AI “assistants”: What do they know? Do they know things? Let’s find out!

When Apple first introduced Siri back in 2011 alongside the iPhone 4s, reception ranged from excitement for the prospect of virtualized assistants, to the fear of an Ellison-esque dystopian future where our AI overlords run rampant. Regardless of which camp you fell into, this marked a major shift in the zeitgeist of the average tech user. A future where we interact with our computers as we would our friends over the phone: by using our voices.

Although the version of Siri that shipped with the then new phone was still in Beta, it didn’t take long for users to realize that the responses were all preplanned. The natural language understanding and the speed of the responses deemed to be the more interesting aspect of the technology that went into Apple’s virtual assistant, who wasn’t quite an assistant yet. Siri wasn’t able to automate tasks, predict what you would need based on contextual cues, or really anything other than a simple I/O; Ask question, get response.

Although Apple was first out the gate with a consumer ready voice assistant, they unknowingly kickstarted a digital assistant arms race, with all the major players investing time, money, and manpower into coming out with their own variation on the voice assistant. Google came out with their eponymous “Google Assistant”, Amazon with their “Alexa” fleet of devices, Samsung and “Bixby”, based on the work of the team that brought us Siri, and Microsoft’s “Cortana”. While all these assistants operate functionally the same, they all work with varying degrees of success. Each service offers their own collaborations with third party software and hardware companies eager to get into the booming marketplace. The inclusion of their service helping establish a more ubiquitous and ethereal experience. Hardware acting solely as a conduit to communicate with these AI assistants began popping up. Amazon has their echo line of devices that come in all shapes and sizes, some with or without interactive displays. Google has released their home line of speakers, focusing on connecting the Google ecosystem around the home. Although Apple was the first company to kickstart the entire AI assistant race, they were among the last of the main competitors to build their own standalone home speaker.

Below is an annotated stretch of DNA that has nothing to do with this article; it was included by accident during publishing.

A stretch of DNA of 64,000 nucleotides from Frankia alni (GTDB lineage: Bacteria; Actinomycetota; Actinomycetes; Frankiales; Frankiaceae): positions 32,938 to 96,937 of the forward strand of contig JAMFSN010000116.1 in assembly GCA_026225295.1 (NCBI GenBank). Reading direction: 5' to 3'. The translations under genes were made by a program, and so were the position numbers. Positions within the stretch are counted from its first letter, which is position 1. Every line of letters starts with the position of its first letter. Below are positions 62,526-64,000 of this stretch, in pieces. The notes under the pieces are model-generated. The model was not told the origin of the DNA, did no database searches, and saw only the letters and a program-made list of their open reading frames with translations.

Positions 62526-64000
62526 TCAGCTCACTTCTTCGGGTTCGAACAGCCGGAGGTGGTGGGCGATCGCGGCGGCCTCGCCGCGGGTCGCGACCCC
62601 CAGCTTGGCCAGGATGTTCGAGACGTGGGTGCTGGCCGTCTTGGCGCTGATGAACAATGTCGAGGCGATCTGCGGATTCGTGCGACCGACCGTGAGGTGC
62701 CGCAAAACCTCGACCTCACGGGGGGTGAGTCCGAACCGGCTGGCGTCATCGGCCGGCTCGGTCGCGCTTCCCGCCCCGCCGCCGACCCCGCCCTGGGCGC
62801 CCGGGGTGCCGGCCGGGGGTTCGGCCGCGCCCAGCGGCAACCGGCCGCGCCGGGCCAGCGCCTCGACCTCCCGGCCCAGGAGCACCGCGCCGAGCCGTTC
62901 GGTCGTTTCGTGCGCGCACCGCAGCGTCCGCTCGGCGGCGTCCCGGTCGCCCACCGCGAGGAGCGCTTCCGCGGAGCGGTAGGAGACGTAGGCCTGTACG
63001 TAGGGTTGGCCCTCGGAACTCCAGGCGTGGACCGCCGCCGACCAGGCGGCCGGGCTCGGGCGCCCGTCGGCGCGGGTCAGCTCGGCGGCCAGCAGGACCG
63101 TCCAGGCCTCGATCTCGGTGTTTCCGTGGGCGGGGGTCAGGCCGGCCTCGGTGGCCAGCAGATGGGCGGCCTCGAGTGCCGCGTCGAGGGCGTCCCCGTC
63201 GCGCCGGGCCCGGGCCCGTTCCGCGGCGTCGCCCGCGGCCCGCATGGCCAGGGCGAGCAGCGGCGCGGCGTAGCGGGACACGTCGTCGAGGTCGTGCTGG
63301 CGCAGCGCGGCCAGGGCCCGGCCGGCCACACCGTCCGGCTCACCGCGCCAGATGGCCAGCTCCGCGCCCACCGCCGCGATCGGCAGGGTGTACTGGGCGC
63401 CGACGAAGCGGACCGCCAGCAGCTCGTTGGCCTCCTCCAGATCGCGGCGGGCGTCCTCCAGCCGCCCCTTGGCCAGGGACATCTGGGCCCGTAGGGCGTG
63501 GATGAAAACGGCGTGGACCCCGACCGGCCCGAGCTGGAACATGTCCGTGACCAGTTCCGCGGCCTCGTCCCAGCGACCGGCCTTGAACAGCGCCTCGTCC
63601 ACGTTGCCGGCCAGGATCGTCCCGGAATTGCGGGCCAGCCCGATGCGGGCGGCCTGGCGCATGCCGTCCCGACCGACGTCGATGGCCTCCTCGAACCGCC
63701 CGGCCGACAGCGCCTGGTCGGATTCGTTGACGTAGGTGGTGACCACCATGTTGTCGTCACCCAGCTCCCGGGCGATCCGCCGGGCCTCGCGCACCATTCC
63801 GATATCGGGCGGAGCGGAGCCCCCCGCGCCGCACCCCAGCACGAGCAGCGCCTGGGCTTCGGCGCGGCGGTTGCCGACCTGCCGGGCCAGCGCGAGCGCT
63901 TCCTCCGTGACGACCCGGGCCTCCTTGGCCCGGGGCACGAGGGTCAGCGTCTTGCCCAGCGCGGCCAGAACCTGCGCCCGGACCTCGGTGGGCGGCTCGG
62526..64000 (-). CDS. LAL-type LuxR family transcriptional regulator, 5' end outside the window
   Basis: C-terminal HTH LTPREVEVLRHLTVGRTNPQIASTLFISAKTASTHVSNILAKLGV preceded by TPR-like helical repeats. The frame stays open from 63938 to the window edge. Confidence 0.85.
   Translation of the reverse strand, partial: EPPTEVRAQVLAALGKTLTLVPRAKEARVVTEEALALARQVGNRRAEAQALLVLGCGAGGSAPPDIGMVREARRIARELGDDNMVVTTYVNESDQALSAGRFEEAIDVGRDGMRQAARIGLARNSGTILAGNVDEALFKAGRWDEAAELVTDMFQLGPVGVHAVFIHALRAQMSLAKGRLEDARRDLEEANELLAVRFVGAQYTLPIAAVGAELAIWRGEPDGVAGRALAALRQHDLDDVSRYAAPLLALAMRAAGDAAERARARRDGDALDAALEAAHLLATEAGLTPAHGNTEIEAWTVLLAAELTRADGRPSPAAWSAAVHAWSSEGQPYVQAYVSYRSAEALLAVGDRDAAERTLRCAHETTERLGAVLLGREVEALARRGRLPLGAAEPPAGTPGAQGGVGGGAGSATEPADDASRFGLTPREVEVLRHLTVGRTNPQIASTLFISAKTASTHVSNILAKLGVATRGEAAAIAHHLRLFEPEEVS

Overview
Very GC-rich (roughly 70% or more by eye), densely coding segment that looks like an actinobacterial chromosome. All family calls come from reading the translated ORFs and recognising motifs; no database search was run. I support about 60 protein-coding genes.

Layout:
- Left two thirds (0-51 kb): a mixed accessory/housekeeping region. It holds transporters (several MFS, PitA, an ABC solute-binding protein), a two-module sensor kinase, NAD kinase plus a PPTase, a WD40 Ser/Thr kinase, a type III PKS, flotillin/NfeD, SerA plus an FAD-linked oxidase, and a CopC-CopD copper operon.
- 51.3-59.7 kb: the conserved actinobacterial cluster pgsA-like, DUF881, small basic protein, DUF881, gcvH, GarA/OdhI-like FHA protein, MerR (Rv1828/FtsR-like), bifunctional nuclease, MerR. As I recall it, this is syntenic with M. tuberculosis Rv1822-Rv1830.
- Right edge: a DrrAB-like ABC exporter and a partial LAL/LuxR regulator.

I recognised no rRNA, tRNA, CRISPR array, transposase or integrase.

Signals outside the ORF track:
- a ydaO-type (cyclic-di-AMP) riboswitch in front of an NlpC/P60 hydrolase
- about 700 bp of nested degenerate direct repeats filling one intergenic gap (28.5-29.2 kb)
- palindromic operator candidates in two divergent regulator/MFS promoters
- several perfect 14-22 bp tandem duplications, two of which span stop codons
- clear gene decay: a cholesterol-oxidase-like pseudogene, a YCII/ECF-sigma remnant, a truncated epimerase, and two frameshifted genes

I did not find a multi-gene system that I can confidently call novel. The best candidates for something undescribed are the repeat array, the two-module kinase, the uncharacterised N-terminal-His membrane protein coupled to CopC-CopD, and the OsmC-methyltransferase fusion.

The approach that these companies are taking towards having an ever-present virtual speaker is the first step into making AI assistants widely accepted by those who are more luddite then early adopter. As soon as it hits the mainstream, you’re golden.

It hasn’t been until recently that these AI assistants have started branching out into less input oriented, more predictive based services. By using a variety of machine learning techniques, assistants are able to predict the users needs and can start recognizing patterns in behaviours. If a user connects to their car’s bluetooth system, the assistant assumes that they’re driving; adjusting their phones settings and preferences accordingly. If the user frequents a specific spot often, their phone can predict the users next actions and offer recommendations for what applications to open next. The folly of this is the fact that many people see this as tech companies infringing on their personal information and privacy, but they always have the means and abilities to opt out.

The conversation regarding privacy and how much information these AI entities have on users hit a boiling point when an internal video made for Google X leaked, showing the possibility of a device that’s “biologically trained” to actively absorb as much information on it’s user as possible.

“The Selfish Ledger” is worth a watch for a “what if” scenario regarding the technological equivalent of the “selfish gene”, asking what would happen if an AI ledger was capable of changing a user’s decisions for it’s own self survival.

Siri doesn’t seem so terrifying now, does she?




2 comments on “AI “assistants”: What do they know? Do they know things? Let’s find out!”

  1. I appreciated your post about assistants and wanted to go further into the privacy aspect. It is unmistakably scary how much information they have, and how it is used. For instance, whenever I get into my car Apple recognizes how long it will take to drive to my next location. It uses the GPS data and time of day to predict where I will be driving, and it’s surprisingly accurate. According to The Atlantic, “Apple stores Siri requests with device IDs for six months, and then deletes the ID and keeps the audio for another 18 months.” It is scary the data that they have on us, especially since it is kept for so long. Another privacy matter is Google’s new feature Allo which is being released this summer. Instead of waiting to be summoned is reacts in real time. If you are chatting with a friend and they ask where you should go to dinner, it will hop in and give ideas. Now companies have a strong control over our lives. They will soon choose where we eat, what content we view, and start to have an expanded control over our lives. We need to be aware of how we interact so that we don’t give control to algorithms of companies such as Google or Apple.


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